Whether it’s strolling down a tree-lined street or going deep into the forest, exposure to nature can also help caregivers relieve stress and depression. There are plenty of ways to take care of yourself outdoors, even if you don’t have a lot of time to do it. Unplug from social media and turn off podcasts to be fully present and watch the sunset from your back porch. Lie down under a tree in your garden and stare at the leaves of its canopy for a few minutes. Feel the grass between your toes.

express yourself

Speaking up is an important form of self-care. It has been shown that artistic creation reduce cortisol levels in patients who have used it as therapy. A number of forms of artistic expression can help caregivers fill their cups, including painting, drawing, making a collage, crocheting, coloring, taking photos and more. Logging is another creative outlet.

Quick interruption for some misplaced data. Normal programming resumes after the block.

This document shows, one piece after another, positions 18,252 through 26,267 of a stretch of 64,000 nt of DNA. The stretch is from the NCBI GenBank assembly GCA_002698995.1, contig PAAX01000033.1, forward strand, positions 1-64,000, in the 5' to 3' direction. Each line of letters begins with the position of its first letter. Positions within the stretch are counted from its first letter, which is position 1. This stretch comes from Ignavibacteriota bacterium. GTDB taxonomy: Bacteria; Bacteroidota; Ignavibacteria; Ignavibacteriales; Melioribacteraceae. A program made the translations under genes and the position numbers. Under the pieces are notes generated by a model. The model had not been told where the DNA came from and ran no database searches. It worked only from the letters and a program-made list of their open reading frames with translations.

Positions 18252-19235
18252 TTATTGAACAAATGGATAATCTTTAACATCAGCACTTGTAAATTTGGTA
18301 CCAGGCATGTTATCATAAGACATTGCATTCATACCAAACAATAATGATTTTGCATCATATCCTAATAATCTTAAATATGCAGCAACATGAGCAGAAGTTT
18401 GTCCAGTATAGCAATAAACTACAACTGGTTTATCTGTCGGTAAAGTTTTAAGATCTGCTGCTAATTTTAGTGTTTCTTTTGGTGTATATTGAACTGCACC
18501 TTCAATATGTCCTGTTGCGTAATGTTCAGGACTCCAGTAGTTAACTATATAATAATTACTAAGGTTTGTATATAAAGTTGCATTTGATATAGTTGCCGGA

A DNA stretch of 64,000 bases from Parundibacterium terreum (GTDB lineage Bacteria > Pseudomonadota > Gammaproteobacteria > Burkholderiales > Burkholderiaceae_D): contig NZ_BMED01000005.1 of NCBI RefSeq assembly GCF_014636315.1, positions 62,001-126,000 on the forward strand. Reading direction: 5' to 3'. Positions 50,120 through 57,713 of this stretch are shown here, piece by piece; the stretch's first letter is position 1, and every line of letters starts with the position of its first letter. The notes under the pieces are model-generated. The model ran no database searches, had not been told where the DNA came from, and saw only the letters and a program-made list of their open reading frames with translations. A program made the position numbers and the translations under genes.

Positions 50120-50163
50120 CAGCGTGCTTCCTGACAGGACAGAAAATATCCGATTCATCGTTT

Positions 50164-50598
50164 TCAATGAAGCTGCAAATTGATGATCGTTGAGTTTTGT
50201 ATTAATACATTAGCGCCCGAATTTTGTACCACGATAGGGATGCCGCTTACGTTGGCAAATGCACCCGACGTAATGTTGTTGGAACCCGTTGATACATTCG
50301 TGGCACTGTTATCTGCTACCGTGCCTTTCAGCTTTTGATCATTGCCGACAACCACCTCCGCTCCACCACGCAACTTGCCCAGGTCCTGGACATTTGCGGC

Singing can also lower cortisol levels, among a variety of others. advantages. Of course, for most people, that doesn’t mean jumping on stage or picking up a karaoke mic; the key is to sing where it’s comfortable. If you’re afraid to thrive, try doing it in the shower or in the car between errands. Choirs – which provide a sense of community and belonging – are a great choice for caregivers who are comfortable singing in groups.

The importance of expressing yourself with others cannot be overstated. Consider speaking with a therapist or join a support group where it’s safe to share your joys and frustrations around caregiving. Being able to fully express yourself and your feelings is an important part of keeping your cup full.